Surprising Studies, Vol 1
Surprising Studies of Visual Awareness, Vol 1 (2003)
20 striking demonstrations that can induce failures of awareness. Includes the famous "gorilla/basketball" video.
You can also get all of the contents of Volume 1 on the Volume 1+2 DVD. The Volume 1+2 DVD lets you access all the demonstrations from both Volume 1 and Volume 2 during a single presentation, without having to change DVDs.
-- Striking demonstrations that induce failures of awareness
-- Original footage from scientific experiments
-- Rapid, menu-driven access to each demo
-- Scientific explanations for each type of demo
-- General instructions for each type of demo
The DVD includes the following four categories of videos:
1. The Flicker Task
A photograph of a scene appears briefly and then is replaced by a blank screen. After a fraction of a second, a changed version of the scene appears. The original and changed images alternate for about 10 seconds. The task, originally developed by Ronald Rensink and his colleagues, reveals an astounding inability to detect even large changes to scenes. People typically need a number of alternations to find the change. The DVD includes five examples of varied difficulty.
2. The Gradual Task
A photograph of a scene appears for about 12 seconds, and while it is fully visible, something in the scene gradually changes. The task, developed by Daniel Simons and his students, again reveals a surprising blindness to large changes. Many people fail to spot the change with just one viewing. Moreover, they are often surprised by their failure - once they know what is changing, they find it hard to believe that they failed to see it. The DVD includes five examples of varied difficulty.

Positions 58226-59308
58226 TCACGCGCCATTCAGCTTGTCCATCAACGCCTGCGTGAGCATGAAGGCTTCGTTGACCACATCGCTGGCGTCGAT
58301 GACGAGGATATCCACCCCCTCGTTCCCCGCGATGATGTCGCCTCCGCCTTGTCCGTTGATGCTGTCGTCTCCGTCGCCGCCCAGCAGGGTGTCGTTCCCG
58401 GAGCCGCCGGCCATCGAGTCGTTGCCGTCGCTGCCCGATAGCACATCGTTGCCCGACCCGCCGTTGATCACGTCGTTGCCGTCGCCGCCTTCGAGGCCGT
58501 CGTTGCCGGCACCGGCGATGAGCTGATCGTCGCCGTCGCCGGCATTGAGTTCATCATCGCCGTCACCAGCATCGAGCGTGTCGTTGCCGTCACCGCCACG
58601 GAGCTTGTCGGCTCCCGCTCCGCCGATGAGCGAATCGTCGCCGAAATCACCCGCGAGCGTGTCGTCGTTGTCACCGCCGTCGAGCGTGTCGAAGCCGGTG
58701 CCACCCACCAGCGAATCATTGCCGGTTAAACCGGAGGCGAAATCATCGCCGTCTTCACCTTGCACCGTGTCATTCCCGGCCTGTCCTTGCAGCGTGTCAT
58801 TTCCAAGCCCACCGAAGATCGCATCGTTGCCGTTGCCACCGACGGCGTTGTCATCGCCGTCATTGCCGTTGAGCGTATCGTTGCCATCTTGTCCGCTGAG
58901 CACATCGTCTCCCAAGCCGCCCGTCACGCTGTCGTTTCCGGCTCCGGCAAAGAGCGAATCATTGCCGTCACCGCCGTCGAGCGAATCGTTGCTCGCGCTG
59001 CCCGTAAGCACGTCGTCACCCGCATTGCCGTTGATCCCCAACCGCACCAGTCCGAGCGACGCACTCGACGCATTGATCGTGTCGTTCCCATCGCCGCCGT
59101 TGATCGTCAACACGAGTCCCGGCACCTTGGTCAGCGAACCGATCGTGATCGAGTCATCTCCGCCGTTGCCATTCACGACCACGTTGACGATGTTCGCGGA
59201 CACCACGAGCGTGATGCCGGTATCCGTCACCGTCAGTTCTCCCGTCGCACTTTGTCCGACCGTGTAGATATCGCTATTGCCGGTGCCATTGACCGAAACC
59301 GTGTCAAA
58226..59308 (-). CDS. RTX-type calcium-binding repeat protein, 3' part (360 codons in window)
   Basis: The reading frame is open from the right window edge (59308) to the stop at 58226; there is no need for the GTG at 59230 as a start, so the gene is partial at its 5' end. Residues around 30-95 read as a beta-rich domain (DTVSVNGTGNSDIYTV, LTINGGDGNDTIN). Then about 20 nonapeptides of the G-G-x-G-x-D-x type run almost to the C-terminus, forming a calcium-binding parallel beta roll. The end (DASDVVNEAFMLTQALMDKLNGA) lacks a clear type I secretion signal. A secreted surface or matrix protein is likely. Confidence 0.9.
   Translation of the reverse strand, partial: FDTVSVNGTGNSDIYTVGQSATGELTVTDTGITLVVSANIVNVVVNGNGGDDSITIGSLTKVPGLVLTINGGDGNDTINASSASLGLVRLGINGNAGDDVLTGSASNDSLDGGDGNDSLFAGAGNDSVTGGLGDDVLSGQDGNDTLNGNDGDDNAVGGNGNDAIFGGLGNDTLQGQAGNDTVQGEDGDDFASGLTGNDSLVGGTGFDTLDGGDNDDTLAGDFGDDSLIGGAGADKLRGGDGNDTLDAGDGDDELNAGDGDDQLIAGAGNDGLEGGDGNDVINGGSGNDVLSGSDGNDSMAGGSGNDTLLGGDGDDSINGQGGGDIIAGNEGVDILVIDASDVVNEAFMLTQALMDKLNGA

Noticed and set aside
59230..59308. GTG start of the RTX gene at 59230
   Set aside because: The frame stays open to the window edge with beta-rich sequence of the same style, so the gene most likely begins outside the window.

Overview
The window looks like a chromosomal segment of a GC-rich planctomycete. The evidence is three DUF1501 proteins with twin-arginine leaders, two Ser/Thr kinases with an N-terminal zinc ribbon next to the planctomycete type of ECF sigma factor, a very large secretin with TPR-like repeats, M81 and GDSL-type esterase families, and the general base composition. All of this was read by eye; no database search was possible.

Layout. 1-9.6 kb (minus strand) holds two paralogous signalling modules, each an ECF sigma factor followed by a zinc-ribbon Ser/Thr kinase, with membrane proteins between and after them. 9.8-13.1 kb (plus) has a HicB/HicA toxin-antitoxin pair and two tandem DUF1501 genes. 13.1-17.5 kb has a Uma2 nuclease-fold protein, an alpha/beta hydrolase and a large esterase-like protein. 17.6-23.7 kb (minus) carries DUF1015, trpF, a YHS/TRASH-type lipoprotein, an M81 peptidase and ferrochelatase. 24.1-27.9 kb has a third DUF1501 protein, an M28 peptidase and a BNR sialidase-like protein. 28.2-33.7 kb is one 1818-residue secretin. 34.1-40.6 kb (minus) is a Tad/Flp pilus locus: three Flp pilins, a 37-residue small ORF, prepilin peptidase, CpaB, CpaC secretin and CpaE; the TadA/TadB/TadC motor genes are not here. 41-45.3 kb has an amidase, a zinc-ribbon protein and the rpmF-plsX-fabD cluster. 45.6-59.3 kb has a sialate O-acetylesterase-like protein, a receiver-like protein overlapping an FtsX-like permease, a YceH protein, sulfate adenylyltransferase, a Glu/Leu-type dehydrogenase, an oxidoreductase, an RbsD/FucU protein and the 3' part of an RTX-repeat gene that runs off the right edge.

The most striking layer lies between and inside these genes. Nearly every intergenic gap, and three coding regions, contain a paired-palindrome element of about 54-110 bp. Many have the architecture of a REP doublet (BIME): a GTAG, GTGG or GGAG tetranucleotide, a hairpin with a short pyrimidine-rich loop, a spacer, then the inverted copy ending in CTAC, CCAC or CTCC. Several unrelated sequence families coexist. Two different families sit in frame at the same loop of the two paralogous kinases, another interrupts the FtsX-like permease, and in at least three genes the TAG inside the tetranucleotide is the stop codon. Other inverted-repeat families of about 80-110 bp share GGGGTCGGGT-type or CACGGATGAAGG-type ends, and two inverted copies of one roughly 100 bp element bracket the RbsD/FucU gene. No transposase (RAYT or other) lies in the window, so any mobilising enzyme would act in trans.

3. The Selective Attention Task
Viewers try to count the number of times one group of players passes a basketball or the number of times one set of shapes touches the sides of the display. About halfway through each video, something unexpectedly enters the display. Strikingly, many people fail to notice these unexpected objects, even though they are fully visible and distinctive. The first example in the category is the famous gorilla/basketball video in which a person wearing a gorilla suit crossed through the display. Many observers fail to see it, and they typically are shocked that they could have missed it. These videos, created by Daniel Simons and his students, show that when people focus their attention on a task, they often fail to see unexpected objects and events.
4. The Movie Task
When people view motion pictures, they are able to understand the content and implications of a conversation, but they often fail to notice when objects or people change from one shot to the next. The videos in this section were used as stimuli by Daniel Simons and his colleagues to explore perception, attention, and memory. Four videos depict simple conversations between two actors, and one portrays a brief action (answering the phone). The task is simply to watch the video, and afterwards, to try to answer questions about it. Although people can recall the meaning and contents of the videos in some detail, their memory is far from perfect...